had given bint the general powers already
mentioned. The SOlli of December, Paredes
hliusrJt camo into power, " a military n
per, who was known tu be bitterly hon'ilp
the linttcil Slates. On llic 1st ul .March.
1810, Mr. Slideil presented his credentials
the new government, desiring lo he accredi
ted in the regular manner; on tho I'Jth. the
request was linally rejected, and ho soon re
turned hume.
"Tints," says the President, "was. the
extraordinary spectacle presented to the ci.'i
lized world, of a government in violation
its own expressed agreement, having twice
rejected a minister of pc.ice, invested with
full powers to adjust all tlio existing differ
ences between the two countries, in a man
ner just and honorable to both. 1 am not
aware thai modern hislory presents a parallel
case, in which, in time of peace, one nation
has refused even to hear propositions from
another for terminating existing difficulties
between them." p. ID.
Mr. Polk must be a forgetful politician not
to remember that tho court of Franco rejected
Mr. Piuckr.ey in 17U7, and actually expelled
him from their territory. Yet Mr. Pinckiiey
was not altogether like "one of the most il
lustrious citizens of Louisiana,'' but a man
well known for his public services; "A cha
racter," says Mr. Adams, once his rival,
" whose integrity, talents, and services plac
ed In in in the rai.k of ilie most esteemed and
respected in the nalion." Tho insult then
offered to America by the French ' Uxecu
livo Directory," in the most public and offi
cial manner, is certainly no "parallel" to tho
conduct of Mexico. To make that insult
keener, thu Directory informed Mr. Monron
Ihe former minister, who had been recall
ed, but was still residing at Paris that they
"will not receive another minister plenipo
tentiary from the United States until
grievances of which France has complained
have been redressed." "The i'xeeutivo Di
rectory know of no minister plenipotentiary
from the United Slates," said they. Vet
burthen of grievances had been created
t rance. America had endured, must aston
ishing outrages, as well as insults, which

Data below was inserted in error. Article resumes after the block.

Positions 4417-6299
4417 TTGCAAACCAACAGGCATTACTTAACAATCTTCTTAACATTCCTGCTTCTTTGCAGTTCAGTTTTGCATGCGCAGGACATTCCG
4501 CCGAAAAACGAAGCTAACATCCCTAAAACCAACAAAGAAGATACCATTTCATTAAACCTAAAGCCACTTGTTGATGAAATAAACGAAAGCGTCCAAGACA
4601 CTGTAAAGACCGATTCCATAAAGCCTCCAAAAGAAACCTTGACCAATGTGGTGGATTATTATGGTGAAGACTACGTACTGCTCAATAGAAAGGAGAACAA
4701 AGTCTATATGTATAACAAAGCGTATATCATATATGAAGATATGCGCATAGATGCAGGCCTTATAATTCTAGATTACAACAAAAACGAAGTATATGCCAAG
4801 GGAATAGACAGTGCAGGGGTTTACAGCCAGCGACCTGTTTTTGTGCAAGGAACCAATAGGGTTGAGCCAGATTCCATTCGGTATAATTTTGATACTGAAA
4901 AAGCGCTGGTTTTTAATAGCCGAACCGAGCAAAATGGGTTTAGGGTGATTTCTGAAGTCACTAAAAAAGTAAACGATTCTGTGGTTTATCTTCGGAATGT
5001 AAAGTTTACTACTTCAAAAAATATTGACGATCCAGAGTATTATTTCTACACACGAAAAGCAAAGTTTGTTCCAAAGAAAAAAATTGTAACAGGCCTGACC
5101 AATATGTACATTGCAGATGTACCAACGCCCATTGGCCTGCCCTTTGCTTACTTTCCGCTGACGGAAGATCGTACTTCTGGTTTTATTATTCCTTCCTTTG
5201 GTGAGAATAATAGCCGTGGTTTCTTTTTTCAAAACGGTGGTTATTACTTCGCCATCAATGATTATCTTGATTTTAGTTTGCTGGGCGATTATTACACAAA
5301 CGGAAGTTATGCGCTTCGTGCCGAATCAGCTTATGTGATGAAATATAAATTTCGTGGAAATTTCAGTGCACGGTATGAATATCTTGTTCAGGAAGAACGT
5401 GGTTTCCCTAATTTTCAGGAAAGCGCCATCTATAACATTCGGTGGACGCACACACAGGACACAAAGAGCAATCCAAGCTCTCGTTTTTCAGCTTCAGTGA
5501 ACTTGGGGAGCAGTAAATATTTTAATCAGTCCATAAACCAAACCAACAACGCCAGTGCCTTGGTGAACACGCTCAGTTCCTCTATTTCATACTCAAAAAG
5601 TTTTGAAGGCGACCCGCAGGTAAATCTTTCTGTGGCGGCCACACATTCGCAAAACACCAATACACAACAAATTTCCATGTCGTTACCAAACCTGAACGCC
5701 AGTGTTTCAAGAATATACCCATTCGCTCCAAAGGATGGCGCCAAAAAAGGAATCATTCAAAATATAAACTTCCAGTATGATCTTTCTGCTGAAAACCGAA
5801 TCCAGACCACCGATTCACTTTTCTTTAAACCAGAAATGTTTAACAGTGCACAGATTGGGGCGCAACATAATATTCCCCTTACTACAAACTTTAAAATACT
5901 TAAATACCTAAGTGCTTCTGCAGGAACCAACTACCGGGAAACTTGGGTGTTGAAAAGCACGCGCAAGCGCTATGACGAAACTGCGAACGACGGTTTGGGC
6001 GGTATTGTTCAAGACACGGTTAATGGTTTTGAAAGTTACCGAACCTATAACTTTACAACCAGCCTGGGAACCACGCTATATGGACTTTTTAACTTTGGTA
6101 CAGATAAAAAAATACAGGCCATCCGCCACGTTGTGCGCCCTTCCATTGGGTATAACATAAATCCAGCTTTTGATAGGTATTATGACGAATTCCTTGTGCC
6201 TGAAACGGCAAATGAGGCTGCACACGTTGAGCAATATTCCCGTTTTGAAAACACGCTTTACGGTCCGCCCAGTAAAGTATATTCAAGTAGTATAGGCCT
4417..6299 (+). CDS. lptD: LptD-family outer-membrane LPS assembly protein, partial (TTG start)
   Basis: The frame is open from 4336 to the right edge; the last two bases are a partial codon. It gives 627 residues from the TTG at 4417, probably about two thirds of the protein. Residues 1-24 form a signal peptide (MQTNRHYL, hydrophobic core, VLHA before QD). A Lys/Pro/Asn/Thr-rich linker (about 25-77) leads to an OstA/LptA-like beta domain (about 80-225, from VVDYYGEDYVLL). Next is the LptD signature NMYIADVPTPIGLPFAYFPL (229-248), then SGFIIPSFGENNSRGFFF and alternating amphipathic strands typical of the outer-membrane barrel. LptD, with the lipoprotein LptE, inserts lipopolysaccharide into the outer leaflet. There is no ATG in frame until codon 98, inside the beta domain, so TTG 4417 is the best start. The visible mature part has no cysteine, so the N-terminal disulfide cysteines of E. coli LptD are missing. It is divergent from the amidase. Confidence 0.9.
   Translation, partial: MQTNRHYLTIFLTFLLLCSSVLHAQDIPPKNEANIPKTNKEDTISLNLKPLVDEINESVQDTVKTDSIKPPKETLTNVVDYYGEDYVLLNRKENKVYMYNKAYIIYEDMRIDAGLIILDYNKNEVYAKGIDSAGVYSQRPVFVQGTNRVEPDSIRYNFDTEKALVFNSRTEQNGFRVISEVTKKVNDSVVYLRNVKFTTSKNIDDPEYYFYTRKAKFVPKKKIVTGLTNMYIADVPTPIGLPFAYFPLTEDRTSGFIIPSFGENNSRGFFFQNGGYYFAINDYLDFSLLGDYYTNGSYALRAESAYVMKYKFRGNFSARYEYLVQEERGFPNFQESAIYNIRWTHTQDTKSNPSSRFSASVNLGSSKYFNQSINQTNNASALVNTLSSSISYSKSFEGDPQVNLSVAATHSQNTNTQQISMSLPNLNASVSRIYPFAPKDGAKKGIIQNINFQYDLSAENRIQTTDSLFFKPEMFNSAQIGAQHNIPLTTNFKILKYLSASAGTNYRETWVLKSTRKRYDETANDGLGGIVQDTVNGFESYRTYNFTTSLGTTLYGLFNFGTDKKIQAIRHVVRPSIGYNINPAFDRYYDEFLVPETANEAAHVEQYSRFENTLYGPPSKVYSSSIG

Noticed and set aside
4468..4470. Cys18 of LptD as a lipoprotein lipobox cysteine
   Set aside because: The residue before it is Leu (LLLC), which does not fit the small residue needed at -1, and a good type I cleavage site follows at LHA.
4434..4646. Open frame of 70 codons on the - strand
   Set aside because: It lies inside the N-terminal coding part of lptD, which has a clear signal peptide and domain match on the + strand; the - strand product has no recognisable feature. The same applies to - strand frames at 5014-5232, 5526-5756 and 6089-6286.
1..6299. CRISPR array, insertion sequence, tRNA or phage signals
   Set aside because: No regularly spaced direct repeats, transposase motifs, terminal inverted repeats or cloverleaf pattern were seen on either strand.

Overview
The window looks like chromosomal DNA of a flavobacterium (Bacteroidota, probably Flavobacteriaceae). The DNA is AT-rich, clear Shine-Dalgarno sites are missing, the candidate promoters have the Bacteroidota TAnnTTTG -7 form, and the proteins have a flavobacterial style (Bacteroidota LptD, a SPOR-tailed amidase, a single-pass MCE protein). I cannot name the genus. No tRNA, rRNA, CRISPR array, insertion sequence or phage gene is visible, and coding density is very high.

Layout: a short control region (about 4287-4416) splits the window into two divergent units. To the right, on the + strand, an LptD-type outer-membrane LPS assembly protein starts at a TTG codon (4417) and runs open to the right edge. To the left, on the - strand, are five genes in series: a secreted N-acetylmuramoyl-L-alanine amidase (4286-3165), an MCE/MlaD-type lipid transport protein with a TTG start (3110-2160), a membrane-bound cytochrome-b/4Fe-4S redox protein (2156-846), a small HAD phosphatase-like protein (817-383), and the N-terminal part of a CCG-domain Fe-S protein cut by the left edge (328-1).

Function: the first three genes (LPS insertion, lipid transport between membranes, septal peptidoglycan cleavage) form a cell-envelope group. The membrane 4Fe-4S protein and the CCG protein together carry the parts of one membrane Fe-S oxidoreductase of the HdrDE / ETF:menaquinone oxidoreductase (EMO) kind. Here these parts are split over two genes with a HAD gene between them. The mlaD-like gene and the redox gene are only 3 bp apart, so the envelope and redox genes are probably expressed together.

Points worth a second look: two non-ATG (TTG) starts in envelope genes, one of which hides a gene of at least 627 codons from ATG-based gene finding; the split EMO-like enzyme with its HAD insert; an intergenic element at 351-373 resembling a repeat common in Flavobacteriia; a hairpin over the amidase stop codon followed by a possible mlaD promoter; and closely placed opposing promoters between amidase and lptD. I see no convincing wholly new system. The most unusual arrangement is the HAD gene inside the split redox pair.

nothing but a reineinbtanco of tier timely
in '78 and her continued help in the remain
ing porlion of the war of our revolution, ena
bled the nation lo endure.
liut what s..id the Republican party t
they maintain that tho dignity of the nation
was jnsiilted I did they insist that we must
go lo war to wipe oil llto stain, because
French did not pay our just demands, and
a minister had been ignominiously ex
pelled from the French soil ! We a-e sorry
lo recall old animosities and will pass over
the matter with all briefness and delicacy.
The conduct of that party is well known;
their apology for the conduct of tlio Directo
ry, liut America did not declare war.
was proposed by tho party hostile to tho ad
ministration, that an extraordinary minister,
suiting "the solemnity of tho occasion,"
should be sent to represent the "temper
sensibilities of ihe country." Messrs. Pinck-
Mr. Polk's first Message, p. 8.
f Message to 5th Congress, Special Ses
sion, May lUih, 1797.
t See the Reports of Messrs. Randolph
Pickering on the French depredations upon
American commerce, in American Slate
Class 1. Foreign Relations, Vol. I.
VU, et seq., p. 718, et seq., and Vol. II.
lib, ct seq., el al. The whole history
these troubles has now become interesting
once ni"re. See Vol. II. p. f-'.'ll.
'
r
to ;
lo
of
the
tho
hy
aid
the
be
cause It
and
pa
pers, p.
p.
of
ney, (.'errv. mil Marshall were eppointrd
commissioners, and instructed "la terminate
nur di'"t r nci s in such a manner its miht be
the b, m calcttlit'td la prnuwe mutual rn'i fac
tum nirl ua"d un.ltr.tanilin'j." 'll'.eir lo ut
nieiit was a disgrace to tlio French nation.
Two of them demanded their passports and
reiuruid home. Mr. ( Jerry remained till o!'i
cially and peremptorily recalled. Still there
was no war. America was put in n statu ol
defence not of offence. The opposition then
made lo even these measures is well known.
Some v. ere de? irons of war; still pacific coun
sels pr-v.ii'e.!. The reason was 'he Amer
ican eovernii'ient desired to keen the pence.
Yet tie' depredation", commuted on the pro
perty and person, of American cili.ens were
enoruKii'!. " Occasion," says Mr. Marshall,
"was repeatedly taken to insult ihe Ameri
can government ; open war was continued to
be waged by the cruisers of France on Amrr
ican e.nnua ree ; and the llag of the United
Slates was a tnl'ieiont justification for the
canton aid condemnation of anv vessel over
which it waved." More than three hundred
Amer'ean viss-ls had been taken by the